The entire walk to the top is in the dark, that is if you’re quick enough to get there before sunrise! This was clearly something Jackson was worried about. Consequently, the walk was definitely not at the usual pole pole (slowly slowly) pace that I am used to out here in Kenya. It was a definite marching pace. I think we only took 2 small drink breaks up to the halfway point.

The first half of the walk is very steep so make sure you are prepared. If you can get through this first half then the second half is easy in comparison. I am fairly active and quite fit and I was definitely building up a sweat in the first half of the walk.

Climbing the Sacred Mountain, Mt Ololokwe

https://www.youtube.com/watch?v=JoMI-xk2sAI

Equipment

I would recommend a head torch as it allows you to keep your hands free for scrambling up the hill. In terms of temperature, even though it is still dark when you are walking it is still nice and warm. I walked in sports shorts and a vest top and I was fine until the top! I didn’t use walking boots, just trainers which would have been fine if the grip hadn’t worn out. Make sure you have a good grip on your trainers, especially for the way down.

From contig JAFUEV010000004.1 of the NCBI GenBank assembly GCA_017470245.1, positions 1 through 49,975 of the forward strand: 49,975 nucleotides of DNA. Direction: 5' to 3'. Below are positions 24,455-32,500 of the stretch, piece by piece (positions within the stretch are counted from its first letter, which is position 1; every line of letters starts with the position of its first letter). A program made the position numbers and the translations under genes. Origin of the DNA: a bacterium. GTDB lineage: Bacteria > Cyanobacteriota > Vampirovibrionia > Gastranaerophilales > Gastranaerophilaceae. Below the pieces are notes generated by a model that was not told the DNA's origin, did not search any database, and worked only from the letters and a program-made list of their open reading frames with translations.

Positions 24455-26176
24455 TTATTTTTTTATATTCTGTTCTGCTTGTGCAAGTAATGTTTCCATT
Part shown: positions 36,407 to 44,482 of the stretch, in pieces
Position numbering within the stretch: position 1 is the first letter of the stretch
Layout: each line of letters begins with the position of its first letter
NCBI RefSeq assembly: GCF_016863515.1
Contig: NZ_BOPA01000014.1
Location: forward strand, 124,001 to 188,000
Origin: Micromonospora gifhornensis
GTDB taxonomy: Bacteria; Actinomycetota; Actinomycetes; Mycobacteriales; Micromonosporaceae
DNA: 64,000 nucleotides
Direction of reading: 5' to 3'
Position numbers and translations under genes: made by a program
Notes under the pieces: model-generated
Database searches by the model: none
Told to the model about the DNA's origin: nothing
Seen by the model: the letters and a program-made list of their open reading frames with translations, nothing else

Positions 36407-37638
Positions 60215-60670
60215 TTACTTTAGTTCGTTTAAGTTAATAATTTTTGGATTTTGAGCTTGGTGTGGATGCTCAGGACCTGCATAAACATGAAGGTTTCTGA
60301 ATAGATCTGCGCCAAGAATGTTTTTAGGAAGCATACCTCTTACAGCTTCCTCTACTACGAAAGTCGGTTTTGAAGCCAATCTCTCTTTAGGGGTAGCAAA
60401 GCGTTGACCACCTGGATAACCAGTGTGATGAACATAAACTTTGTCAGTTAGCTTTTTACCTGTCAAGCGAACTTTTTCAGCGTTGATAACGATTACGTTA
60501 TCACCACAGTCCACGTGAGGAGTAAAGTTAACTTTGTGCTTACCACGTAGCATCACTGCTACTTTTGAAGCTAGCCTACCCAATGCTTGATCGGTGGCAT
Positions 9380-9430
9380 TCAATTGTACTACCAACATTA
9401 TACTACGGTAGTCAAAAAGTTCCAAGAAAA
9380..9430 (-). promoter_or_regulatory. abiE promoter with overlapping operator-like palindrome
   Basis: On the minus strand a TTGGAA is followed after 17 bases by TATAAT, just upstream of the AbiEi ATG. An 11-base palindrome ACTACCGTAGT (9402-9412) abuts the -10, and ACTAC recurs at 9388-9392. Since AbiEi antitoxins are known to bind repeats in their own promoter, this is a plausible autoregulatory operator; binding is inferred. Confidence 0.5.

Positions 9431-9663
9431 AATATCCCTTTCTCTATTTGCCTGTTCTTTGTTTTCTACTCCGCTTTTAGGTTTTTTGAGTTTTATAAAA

On the way up you need to keep your eyes peeled, the elephants walk up this mountain during the cool of the night to visit the permanent springs to drink water. There was also lots of leopard footprints although the likelihood of seeing a leopard is very slim. 

Levelling off